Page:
Icon of St. Macarius the Great with a cherub. (The one written more recently is in higher resolution and from this blog.)
Saint Macarius, commemorated today, has many sayings collected. Here is one that should be a warning to me:
Theodore, surnamed Pherme, had three good books. He went to Macarius, and said, ‘I have three good books, and I am helped by reading them. Other monks also want to read them, and they are helped by them. Tell me what to do.’ Macarius replied, ‘Reading books is good, but possessing nothing is more than anything.’ When he heard this, he went and sold the books, and gave the money to the poor.
And I’ve share this one before on this blog (from The Fifty Spiritual Homilies, 15.32):
Within the heart are unfathomable depths. …It is but a small vessel: and yet dragons and lions are there, and there poisonous creatures and all the treasures of wickedness; rough, uneven paths are there, and gaping chasms. There likewise is God, there are the angels, there life and the Kingdom, there light and the Apostles, the heavenly cities and the treasures of grace: all things are there.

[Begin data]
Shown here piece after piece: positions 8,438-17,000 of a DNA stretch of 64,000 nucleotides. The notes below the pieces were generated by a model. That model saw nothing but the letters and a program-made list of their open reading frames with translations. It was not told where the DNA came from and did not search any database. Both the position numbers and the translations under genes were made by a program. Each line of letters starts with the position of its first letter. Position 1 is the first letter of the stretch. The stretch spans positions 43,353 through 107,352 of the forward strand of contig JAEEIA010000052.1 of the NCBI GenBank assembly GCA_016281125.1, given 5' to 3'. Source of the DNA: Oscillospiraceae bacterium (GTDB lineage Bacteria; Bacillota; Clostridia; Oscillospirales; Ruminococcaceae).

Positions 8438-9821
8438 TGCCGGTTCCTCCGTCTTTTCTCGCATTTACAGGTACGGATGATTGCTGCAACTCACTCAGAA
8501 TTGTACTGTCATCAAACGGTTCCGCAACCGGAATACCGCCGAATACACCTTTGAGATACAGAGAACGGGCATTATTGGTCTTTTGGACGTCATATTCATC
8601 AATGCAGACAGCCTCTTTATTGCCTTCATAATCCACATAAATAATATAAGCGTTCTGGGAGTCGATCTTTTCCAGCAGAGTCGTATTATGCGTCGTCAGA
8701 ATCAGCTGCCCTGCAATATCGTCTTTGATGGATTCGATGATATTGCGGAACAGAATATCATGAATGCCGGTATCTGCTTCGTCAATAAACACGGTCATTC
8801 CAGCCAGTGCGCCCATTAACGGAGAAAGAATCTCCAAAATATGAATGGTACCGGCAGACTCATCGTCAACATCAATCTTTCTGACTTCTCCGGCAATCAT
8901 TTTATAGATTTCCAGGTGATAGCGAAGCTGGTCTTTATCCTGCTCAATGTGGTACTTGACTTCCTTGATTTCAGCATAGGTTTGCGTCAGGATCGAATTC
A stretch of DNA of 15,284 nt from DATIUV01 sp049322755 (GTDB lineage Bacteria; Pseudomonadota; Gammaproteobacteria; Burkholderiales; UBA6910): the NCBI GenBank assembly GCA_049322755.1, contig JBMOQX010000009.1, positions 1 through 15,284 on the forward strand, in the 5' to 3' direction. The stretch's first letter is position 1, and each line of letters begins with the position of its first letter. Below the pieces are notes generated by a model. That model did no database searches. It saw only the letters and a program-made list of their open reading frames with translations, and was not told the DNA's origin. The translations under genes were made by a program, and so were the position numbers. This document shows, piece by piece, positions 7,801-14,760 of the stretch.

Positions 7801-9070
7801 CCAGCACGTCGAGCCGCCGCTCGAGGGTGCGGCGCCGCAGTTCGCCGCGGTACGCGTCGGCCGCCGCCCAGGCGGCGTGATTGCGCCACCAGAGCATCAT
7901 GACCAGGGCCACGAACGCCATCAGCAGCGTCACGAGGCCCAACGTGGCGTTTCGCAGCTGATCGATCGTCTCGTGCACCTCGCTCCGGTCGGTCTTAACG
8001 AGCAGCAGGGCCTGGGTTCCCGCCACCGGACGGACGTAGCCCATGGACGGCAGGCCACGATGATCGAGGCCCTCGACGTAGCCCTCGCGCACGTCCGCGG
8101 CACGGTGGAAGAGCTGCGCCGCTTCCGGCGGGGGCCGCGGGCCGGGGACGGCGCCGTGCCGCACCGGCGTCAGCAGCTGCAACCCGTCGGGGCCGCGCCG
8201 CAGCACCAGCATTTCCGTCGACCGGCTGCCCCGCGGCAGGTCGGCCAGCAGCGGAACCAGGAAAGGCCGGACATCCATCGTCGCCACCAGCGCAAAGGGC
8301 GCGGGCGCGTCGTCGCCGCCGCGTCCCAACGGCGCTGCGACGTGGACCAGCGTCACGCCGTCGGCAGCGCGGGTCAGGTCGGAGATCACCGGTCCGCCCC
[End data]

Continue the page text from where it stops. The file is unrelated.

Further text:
Finally, here is a story told of him:
Once, Saint Macarius was walking and saw a skull lying upon the ground. He asked, “Who are you?” The skull answered, “I was a chief priest of the pagans. When you, Abba, pray for those in hell, we receive some mitigation.”
The monk asked, “What are these torments?”
“We are sitting in a great fire,” replied the skull, “and we do not see one another. When you pray, we begin to see each other somewhat, and this affords us some comfort.”
Having heard such words, the saint began to weep and asked, “Are there still more fiercesome torments?”
The skull answered, “Down below us are those who knew the Name of God, but spurned Him and did not keep His commandments. They endure even more grievous torments.”
This story recognizes our current suffering as well as the love of Jesus Christ in his saints. May we weep with Macarius. Lord, have mercy. And Saint Macarius, pray for us.